The Plain AIAI newsletter and blog to learn about the latest updates and technology in artificial intelligence | Get info on AI companies, get smarter about AI The Plain AI 2023-01-09 5 min read

Agreeing With Algolia- ChatGPT is Great but Search is Here to Stay

Since its release in November 2022, critics have crowned ChatGPT the newborn King of search. Everyone cited OpenAI’s brilliance, and rightly so. However, calling this chatbot the prime candidate to overthrow the existing search engine monarch is where we draw the line. Barely a month after the release of ChatGPT, Bloomberg’s review of ChatGPT spelled doom for Google… Kindly pause for laughter.

Algolia to Google’s Defense

Algolia took their time and released a rebuttal, albeit to no one in particular. Essentially, they come to the rescue of search engines. This is not unexpected; after all, Algolia is predominantly a search and discovery company. However, is there some truth to their article about the need for search engines after the emergence of ChatGPT? Spoiler alert: There is.

In Algolia’s article, the author explains the technology behind search in general. The concept of query formulation (how information is requested in a specific syntax) is key to understanding the writer’s stance. ChatGPT consistently fails to identify and correct common syntax mistakes made by users. Google and Kagi are quick to realize that these are errors. Also, for some purposes, traditional search engines display results in a nice interface that gives users variety. This variety can be beneficial in some situations.

ChatGPT excels at a lot of things because of the underlying technology of chatbots. However, it works differently from Google and other search engines in general. This difference makes each platform unique in its own way. Not bad, not good, just different. Very quickly, here’s how ChatGPT works, and we juxtapose it with how Google works.

How ChatGPT Works and How Google Search Works

GPT-3 (short for “Generative Pre-training Transformer 3”) s a neural network-based language model that uses machine learning techniques to generate human-like text. It uses a technique called “transformer-based language modeling,” which involves processing the input text through a series of interconnected “layers” or “transformers.” Each transformer takes in a sequential order of words and outputs a new sequence of words to capture the relationships between the words and their meanings.

How Google Search Works

There are four essential parts of Google search engine.


Google uses automated software called “spiders” or “bots” to discover new web pages and follow links from one page to another. This process is known as “crawling.” As the spiders crawl the web, they create a copy of each page they visit and add it to Google’s index, a massive database of all the web pages that Google has discovered.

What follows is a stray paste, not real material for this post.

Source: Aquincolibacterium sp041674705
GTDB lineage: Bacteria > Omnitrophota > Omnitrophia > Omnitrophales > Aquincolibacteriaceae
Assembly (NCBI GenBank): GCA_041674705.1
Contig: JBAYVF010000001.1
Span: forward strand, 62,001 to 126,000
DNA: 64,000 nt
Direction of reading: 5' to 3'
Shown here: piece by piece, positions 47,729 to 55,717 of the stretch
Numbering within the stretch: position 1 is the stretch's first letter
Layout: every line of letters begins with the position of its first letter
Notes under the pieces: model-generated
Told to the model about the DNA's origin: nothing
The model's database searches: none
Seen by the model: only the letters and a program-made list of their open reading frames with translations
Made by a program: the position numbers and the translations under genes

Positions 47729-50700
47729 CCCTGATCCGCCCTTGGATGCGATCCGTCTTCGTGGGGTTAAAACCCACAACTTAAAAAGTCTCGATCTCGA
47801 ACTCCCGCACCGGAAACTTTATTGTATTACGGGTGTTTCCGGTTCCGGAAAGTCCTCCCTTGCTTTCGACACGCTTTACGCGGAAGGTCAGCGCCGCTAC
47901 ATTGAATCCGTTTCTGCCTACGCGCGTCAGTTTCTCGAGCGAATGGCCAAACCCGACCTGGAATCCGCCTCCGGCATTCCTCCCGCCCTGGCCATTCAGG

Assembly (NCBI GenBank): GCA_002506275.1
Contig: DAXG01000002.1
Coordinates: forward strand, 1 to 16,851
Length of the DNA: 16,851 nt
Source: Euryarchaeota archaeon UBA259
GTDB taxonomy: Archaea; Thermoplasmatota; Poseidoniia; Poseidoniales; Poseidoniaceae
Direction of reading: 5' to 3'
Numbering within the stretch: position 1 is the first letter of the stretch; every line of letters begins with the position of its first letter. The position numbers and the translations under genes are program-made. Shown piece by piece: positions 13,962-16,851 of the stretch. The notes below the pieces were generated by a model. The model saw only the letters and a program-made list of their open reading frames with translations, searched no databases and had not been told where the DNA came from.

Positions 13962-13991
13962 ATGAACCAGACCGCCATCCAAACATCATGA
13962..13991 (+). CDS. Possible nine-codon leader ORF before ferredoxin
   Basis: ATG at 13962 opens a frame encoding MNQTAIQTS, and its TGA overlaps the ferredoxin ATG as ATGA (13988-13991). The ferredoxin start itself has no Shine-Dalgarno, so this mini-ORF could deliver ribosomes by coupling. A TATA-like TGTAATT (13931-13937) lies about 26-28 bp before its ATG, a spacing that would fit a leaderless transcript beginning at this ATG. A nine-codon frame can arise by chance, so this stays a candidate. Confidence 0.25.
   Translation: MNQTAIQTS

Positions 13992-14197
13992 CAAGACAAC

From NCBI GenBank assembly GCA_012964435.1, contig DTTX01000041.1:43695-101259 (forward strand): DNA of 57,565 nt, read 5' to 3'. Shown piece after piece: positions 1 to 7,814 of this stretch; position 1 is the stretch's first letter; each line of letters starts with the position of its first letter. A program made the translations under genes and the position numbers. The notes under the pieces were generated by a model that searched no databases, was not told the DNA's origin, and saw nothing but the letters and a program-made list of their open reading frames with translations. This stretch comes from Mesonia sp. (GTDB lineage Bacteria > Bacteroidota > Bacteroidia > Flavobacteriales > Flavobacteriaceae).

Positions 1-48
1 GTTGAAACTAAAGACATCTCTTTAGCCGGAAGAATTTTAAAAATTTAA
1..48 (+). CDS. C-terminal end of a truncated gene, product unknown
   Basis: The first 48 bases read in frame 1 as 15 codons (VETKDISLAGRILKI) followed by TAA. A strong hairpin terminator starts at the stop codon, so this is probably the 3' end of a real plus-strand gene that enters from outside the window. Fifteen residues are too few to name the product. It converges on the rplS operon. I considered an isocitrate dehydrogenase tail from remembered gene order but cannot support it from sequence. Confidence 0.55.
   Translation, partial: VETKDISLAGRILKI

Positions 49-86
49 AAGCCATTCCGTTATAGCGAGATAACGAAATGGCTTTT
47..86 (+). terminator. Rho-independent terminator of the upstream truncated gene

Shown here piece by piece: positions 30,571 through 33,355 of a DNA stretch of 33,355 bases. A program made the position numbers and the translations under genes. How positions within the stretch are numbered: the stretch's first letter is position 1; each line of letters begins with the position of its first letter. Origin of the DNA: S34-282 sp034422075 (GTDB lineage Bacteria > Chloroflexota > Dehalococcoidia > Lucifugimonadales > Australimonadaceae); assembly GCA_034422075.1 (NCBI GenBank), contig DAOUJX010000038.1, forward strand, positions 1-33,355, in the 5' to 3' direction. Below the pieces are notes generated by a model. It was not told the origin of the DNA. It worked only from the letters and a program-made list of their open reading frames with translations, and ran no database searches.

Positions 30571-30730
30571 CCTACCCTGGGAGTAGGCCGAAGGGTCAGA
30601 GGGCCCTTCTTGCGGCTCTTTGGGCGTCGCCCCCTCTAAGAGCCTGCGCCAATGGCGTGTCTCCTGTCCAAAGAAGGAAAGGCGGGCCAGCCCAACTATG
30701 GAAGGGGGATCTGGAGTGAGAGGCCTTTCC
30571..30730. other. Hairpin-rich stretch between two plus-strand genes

###Indexing Once a page is in Google’s index, it can be included in search results. However, not all pages are indexed. Google uses algorithms to determine which pages are the most relevant and useful, and those are the ones that are more likely to be included in the index.

###Ranking After entering a search query, Google’s algorithms analyze the index to find pages that are relevant to the query and rank them in order of relevance. Google uses hundreds of factors to determine the relevance and ranking of web pages, including the page’s content, the quality and relevance of external links pointing to the page, and the user’s search history.


Google displays the search results to the user, with the most relevant results appearing at the top. The results page also includes sponsored results, which are paid advertisements ranked based on a combination of relevance and the bid amount.

This is a significantly simplified explanation, but you get the point.

Why We Agree with Algolia - Search is Here to Stay

As an experiment, we put ChatGPT to the test in three ways.

  1. Speaking patois.
  2. Asking about a sports team.
  3. Questions with ambiguous results If you type “japa” into Google, it brings up a few answers that clearly show that “japa” is slang for something. It’s not the same with ChatGPT. It replied every variation of the word with the default answer of not understanding the question. Even as we tried to progressively ask questions in the hopes of getting the bot to realize what it is, it was a futile attempt. Funny enough, it understood mandem after a few iterations.

Similarly, when I want to catch up with my favorite team, I sometimes search for the said team, and Google knows who they’re playing at the moment, the scoreline, and any other pertinent information at the time. For example, if the coach was sacked the day before and I Google the team today, the sacking would be one of the prominent results. ChatGPT doesn’t have this capability. It shouldn’t. If it did, it wouldn’t be what it is.

Does a user who searches for “Tesla” mean the company or the engineer? Does “rush hour” mean the actual heavy traffic period or the movie with Jackie Chan and Chris Tucker? The list goes on.


Search has its place in our digital world today; a chatbot won’t replace that relevance. Billions of people still look to Google for answers to questions daily. This will remain so for a while. The best part is that we’re glad Sam Altman agrees with our stance on the limitations of ChatGPT.

#algolia #Google search #search engine #ChatGPT #ChatGPT3 #OpenAI #newsletter